Realistically speaking, how many mini screen objects before performance hit? (Newbie Post)

Godot Version



Hi All,
Currently learning Godot and building a thrash super car racer to force my way through understanding it. As per the image. I’ve many small destructible objects (airiel photo style). When they are hit, an object is removed (queue_free) and an image is pasted on a never-cleaned-viewport. So far, it’s running perfectly. Like crazy good.

Because there are so many static objects, until they are hit, will I hit a ceiling on performance if I make an entire shopping center for example? Which would be about 10 to 20 times or more of all the little graphic object counts you see here. Plus there will be other AI drivers too.

I am planning to compartmentalize buildings and bring them in as scenes to the main, so I expect a metric tonne of ‘stuff’ per race track.

Please let me know if Godot would be ok with the above situation (before I do it for real), or would this be a problem, or is there another better way? Or should I be aware of certain things? :slight_smile:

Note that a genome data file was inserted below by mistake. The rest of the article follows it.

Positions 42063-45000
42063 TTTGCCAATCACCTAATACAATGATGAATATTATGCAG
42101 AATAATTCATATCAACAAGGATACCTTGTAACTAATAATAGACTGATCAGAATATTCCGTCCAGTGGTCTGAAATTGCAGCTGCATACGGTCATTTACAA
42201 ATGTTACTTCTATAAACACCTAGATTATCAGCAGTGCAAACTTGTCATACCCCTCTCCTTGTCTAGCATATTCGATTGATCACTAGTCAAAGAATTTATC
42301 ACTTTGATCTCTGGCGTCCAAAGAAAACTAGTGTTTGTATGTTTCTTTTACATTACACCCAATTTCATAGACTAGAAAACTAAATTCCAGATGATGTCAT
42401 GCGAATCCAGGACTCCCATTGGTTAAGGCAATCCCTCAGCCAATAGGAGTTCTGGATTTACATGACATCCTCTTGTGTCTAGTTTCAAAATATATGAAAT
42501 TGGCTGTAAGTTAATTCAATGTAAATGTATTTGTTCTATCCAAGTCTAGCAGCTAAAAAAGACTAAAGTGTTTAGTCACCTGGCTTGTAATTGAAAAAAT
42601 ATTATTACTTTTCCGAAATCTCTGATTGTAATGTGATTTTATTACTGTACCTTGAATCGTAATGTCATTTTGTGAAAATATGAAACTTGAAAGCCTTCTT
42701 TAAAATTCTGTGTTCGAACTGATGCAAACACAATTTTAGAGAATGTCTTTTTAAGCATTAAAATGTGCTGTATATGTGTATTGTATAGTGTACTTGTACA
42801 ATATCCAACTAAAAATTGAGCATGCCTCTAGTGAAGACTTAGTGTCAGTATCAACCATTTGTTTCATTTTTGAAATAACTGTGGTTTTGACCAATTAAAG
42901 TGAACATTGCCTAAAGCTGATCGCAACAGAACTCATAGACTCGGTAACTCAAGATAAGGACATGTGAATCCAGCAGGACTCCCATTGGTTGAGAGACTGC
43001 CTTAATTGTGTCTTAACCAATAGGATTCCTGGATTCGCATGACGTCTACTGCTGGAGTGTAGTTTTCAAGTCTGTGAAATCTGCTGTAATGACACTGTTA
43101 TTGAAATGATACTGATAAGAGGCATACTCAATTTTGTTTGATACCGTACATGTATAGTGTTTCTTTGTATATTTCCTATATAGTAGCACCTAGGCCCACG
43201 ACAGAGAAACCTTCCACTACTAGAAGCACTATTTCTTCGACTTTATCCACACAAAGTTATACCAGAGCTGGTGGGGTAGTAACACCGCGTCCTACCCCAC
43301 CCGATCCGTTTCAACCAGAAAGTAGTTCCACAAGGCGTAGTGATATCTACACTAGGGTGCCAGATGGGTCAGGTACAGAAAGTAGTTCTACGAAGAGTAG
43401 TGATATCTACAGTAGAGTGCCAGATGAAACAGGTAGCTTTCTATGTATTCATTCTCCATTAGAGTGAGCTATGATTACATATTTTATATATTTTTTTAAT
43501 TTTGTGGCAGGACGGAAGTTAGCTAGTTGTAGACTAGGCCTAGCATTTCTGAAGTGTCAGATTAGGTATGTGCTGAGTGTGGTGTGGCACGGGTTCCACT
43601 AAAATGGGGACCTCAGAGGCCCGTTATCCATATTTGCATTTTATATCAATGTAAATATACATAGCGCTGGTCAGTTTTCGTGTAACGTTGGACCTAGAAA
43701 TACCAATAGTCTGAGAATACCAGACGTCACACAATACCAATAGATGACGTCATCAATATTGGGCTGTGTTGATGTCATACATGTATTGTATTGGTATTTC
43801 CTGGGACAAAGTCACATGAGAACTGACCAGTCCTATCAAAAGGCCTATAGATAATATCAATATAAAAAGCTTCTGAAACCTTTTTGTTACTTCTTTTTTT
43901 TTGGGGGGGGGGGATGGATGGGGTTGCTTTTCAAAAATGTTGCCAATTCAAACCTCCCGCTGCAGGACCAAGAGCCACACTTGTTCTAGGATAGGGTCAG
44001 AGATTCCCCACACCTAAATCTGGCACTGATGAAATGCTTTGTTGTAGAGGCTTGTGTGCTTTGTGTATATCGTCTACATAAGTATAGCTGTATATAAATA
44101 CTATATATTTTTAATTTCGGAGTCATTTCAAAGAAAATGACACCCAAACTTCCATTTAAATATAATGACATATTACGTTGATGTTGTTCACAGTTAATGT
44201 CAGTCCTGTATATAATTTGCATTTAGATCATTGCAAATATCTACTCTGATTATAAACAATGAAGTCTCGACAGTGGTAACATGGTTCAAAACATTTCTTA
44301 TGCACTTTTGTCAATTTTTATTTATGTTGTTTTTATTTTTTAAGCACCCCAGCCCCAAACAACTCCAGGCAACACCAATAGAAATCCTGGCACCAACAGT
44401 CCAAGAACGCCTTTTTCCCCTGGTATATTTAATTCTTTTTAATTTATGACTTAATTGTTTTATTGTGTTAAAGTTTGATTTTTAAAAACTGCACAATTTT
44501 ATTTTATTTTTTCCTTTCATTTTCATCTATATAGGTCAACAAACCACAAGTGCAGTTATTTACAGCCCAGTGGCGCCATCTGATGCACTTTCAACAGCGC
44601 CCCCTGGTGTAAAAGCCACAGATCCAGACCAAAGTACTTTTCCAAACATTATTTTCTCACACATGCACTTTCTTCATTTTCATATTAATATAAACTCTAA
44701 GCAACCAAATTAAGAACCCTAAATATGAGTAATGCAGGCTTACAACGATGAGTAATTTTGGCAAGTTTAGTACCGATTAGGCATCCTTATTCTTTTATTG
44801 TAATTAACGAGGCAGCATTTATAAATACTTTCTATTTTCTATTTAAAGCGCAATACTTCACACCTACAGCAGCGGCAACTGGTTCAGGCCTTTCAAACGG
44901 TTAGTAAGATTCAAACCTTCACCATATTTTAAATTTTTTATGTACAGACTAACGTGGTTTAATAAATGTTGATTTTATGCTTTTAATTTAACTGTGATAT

Thanks for helps!

(Test image)

Unfortunately, you’ll just have to try it and find out!

Every game has different limits, depending on exactly what your nodes are, and how your scripts are set up.

The only way to know for sure is to measure.

But, in my experience, I doubt you’ll run into any issues even up to around 10,000 nodes, assuming those nodes don’t use process functions.

Again though, it depends a lot on your project, including your target platform. Make sure to test your performance in exported builds, since the editor build is for debugging.

Thanks for the info. Guess I’ll have to try and break it then. :stuck_out_tongue:
Yeah, the objects are all rigid bodies which don’t do anything until struck. I couldn’t imagine more than 50 active at any given time. So, not that many under _process or _physics at any given moment. (Plus they all vanish immediately after.)